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This eBook from the Gutenberg Project consists of approximately 507 pages of information about The German Classics of the Nineteenth and Twentieth Centuries, Volume 12.

ADELAIDE.

Well, I heard something of the kind; at least he is said to be much interested in a young lady.  People are talking of it.

KORB.

Why, that would be—­no, I don’t believe it. (Hastily.) But I’ll ask him about it at once.

ADELAIDE.

Well, he would be the last person to tell you.  One learns such things from a man’s friends and acquaintances.  The village people ought to know it, I suppose, if a Rosenau man marries.

KORB.

Of course they should.  I must get at the truth of that.

ADELAIDE.

You would have to go about it the right way.  You know how crafty he is.

KORB.

Oh, I’ll get round him all right.  I’ll find some way.

ADELAIDE.

Go, dear Korb! [Exit KORB.] Those were sad tidings with which the Colonel met me.  Conrad—­immoral, unworthy?  It is impossible!  A noble character cannot change to that extent.  I do not believe one word of what they say!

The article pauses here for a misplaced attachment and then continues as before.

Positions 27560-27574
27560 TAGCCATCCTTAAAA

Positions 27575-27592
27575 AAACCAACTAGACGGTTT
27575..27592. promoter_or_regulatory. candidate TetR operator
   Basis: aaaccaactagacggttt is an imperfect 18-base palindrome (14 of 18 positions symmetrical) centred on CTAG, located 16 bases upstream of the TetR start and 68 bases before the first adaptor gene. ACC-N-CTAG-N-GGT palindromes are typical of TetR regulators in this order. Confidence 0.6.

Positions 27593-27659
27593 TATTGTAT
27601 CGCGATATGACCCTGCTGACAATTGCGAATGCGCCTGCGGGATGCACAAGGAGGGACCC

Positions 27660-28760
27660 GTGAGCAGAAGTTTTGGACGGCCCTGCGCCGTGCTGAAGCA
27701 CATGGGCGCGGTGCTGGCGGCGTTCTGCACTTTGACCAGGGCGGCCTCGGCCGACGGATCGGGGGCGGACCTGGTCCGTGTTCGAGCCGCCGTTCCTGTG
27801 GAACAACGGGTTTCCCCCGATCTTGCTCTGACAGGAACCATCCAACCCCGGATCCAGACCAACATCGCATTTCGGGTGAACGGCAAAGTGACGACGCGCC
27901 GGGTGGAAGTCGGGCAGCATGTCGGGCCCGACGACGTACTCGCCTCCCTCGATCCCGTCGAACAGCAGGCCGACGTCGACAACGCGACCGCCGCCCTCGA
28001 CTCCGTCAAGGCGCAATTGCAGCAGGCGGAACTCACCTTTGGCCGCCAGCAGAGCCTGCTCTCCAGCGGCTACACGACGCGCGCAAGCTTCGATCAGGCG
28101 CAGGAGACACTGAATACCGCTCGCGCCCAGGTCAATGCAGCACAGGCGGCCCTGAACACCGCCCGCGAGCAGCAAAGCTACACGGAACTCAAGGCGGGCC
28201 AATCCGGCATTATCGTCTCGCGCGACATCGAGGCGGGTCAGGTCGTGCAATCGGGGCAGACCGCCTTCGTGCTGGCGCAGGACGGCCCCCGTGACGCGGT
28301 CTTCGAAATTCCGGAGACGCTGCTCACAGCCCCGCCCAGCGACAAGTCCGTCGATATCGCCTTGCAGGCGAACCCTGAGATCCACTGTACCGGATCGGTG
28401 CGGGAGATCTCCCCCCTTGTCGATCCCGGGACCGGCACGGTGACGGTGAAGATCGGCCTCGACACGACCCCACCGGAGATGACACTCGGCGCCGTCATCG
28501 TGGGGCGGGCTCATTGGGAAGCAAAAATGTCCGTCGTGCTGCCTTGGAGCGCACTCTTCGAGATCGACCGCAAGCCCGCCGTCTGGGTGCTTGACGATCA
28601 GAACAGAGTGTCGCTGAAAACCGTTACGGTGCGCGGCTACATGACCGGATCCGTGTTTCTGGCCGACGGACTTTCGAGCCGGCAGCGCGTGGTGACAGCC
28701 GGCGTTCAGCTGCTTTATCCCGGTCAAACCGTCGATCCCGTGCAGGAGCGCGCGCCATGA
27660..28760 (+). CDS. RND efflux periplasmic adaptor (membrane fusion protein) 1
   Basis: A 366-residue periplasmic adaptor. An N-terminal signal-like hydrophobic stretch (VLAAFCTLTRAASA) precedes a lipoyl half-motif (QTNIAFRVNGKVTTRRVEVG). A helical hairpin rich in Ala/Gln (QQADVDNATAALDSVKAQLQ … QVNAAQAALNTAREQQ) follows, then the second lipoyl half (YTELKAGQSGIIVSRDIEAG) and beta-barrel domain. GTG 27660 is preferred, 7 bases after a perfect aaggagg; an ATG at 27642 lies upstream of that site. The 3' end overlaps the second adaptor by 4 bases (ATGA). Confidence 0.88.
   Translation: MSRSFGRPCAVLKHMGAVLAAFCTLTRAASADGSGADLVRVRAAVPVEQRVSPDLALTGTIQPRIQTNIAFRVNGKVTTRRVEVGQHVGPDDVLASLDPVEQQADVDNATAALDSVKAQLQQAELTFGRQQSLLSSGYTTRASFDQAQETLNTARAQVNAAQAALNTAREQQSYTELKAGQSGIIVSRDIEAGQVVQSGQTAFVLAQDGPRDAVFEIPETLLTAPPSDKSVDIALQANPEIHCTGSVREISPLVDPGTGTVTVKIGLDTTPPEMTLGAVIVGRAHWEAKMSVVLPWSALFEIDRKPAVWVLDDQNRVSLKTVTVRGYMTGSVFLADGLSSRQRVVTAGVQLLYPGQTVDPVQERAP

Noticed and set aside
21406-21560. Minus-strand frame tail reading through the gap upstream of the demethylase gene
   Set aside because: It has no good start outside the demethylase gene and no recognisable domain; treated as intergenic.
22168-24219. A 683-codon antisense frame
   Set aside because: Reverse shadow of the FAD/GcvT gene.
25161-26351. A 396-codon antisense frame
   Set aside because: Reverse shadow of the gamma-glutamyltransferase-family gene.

[EXIT.]

SCENE II

Editorial room of the “Union.”  Doors in the centre and on both sides.  On the left, in the foreground, a desk with newspapers and documents.  On the right, a similar, smaller table.  Chairs.

Enter BOLZ, through the side door on the right, then MILLER through the centre door.

BOLZ (eagerly).

Miller!  Factotum!  Where is the mail?

MILLER (nimbly with a package of letters and newspapers).

Here is the mail, Mr. Bolz; and here, from the press, is the proof-sheet of this evening’s issue to be corrected.

BOLZ (at the table on the left quickly opening, looking through, and marking letters with a pencil).

I have already corrected the proof, old rascal!

MILLER.

Not quite.  Down here is still the “Miscellaneous” which Mr. Bellmaus gave the type-setters.

BOLZ.

Let us have it!

[Reads in the newspaper.]

“Washing stolen from the yard”—­“Triplets born”—­“Concert”—­“Concert”—­“Meeting of an Association”—­“Theatre”—­all in order—­“Newly invented engine”—­“The great sea-serpent spied.”

[Jumping up.]

What the deuce is this?  Is he bringing up the old sea-serpent again?  It ought to be cooked into a jelly for him, and he be made to eat it cold.

[Hurries to the door on the right.]

Bellmaus, monster, come out!

Enter BELLMAUS.

BELLMAUS (from the right, pen in hand).

What is the matter!  Why all this noise?

BOLZ (solemnly).

Bellmaus, when we did you the honor of intrusting you with the odds and ends for this newspaper, we never expected you to bring the everlasting great sea-serpent writhing through the columns of our journal!—­How could you put in that worn-out old lie?

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